Chemotherapy is the primary treatment for acute myelogenous leukemia (AML). One of the distinguishing characteristics of acute leukemic cancer cells is the high rate at which they grow and multiply. Chemotherapy uses high-potency drugs that target quickly dividing cells and destroy them. Some of the healthy cells (such as hair follicles and cells in the lining of the mouth and intestines) are also quickly dividing cells, so they are killed as well. Their destruction results in some of the side effects that many patients experience.
AML is usually treated with two or three anti-cancer drugs (combination chemotherapy):
- Cytarabine (ara-C)
- Daunorubicin (Daunomycin) or the very similar drug idarubicin (idamycin). Results from this type of therapy vary tremendously and depend on factors such as cytogenetics, history of abnormal blood counts and age of the patient. Patients whose prognosis is judged to be poor with this standard therapy are given the opportunity to participate in clinical studies of new drugs.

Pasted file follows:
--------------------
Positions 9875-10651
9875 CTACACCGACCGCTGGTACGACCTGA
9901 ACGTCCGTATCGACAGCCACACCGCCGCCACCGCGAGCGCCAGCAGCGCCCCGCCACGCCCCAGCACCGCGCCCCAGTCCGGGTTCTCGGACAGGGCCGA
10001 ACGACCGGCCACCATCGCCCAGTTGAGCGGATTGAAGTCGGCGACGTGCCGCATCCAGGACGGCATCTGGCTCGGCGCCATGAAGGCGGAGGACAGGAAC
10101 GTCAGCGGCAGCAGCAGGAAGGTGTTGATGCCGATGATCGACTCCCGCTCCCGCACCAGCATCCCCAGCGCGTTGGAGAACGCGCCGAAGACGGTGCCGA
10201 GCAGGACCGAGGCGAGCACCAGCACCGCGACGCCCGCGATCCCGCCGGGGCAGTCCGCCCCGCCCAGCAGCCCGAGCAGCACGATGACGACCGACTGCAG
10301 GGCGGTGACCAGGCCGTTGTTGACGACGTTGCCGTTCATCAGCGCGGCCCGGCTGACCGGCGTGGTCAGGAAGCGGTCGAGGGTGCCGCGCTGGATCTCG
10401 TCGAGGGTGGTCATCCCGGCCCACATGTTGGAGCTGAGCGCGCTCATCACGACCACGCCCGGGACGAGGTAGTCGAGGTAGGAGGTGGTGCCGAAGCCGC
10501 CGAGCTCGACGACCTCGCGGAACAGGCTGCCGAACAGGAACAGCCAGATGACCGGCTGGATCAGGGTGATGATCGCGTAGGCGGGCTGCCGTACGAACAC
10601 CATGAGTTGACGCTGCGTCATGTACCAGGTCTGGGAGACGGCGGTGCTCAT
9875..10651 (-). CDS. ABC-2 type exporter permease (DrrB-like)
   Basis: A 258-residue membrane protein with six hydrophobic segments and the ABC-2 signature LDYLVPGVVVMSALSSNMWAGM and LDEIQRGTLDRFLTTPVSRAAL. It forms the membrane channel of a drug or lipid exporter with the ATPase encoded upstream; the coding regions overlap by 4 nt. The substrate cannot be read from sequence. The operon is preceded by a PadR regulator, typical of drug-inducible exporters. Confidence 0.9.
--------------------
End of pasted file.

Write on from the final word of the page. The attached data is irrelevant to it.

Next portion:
Patients who have been diagnosed with the acute promyelocytic leukemia (APL) subtype will also receive all-trans retinoic acid (ATRA) and arsenic trioxide. This treatment combination usually results in remission for a high percentage of patients with APL.